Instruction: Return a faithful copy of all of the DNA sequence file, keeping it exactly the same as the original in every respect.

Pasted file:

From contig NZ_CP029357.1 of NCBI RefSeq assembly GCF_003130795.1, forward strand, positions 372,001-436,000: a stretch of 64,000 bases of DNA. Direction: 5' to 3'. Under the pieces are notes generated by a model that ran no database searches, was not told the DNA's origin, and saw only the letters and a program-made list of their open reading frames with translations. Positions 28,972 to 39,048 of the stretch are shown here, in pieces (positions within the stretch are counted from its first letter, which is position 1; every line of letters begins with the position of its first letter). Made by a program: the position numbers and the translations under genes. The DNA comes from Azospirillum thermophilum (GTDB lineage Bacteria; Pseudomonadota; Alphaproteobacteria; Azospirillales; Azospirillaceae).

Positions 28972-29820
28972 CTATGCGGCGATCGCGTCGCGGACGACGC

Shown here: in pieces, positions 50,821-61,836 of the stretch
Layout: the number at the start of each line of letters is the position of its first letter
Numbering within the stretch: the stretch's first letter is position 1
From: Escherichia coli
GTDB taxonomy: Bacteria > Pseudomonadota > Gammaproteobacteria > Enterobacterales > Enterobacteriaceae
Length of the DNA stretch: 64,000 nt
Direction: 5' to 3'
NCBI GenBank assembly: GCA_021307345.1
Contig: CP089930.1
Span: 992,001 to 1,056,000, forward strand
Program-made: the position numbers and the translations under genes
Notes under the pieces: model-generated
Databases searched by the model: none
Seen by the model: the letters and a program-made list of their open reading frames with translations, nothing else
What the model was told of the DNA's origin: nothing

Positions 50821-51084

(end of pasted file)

From contig NZ_CP029357.1 of NCBI RefSeq assembly GCF_003130795.1, forward strand, positions 372,001-436,000: a stretch of 64,000 bases of DNA. Direction: 5' to 3'. Under the pieces are notes generated by a model that ran no database searches, was not told the DNA's origin, and saw only the letters and a program-made list of their open reading frames with translations. Positions 28,972 to 39,048 of the stretch are shown here, in pieces (positions within the stretch are counted from its first letter, which is position 1; every line of letters begins with the position of its first letter). Made by a program: the position numbers and the translations under genes. The DNA comes from Azospirillum thermophilum (GTDB lineage Bacteria; Pseudomonadota; Alphaproteobacteria; Azospirillales; Azospirillaceae).

Positions 28972-29820
28972 CTATGCGGCGATCGCGTCGCGGACGACGC

Shown here: in pieces, positions 50,821-61,836 of the stretch
Layout: the number at the start of each line of letters is the position of its first letter
Numbering within the stretch: the stretch's first letter is position 1
From: Escherichia coli
GTDB taxonomy: Bacteria > Pseudomonadota > Gammaproteobacteria > Enterobacterales > Enterobacteriaceae
Length of the DNA stretch: 64,000 nt
Direction: 5' to 3'
NCBI GenBank assembly: GCA_021307345.1
Contig: CP089930.1
Span: 992,001 to 1,056,000, forward strand
Program-made: the position numbers and the translations under genes
Notes under the pieces: model-generated
Databases searched by the model: none
Seen by the model: the letters and a program-made list of their open reading frames with translations, nothing else
What the model was told of the DNA's origin: nothing

Positions 50821-51084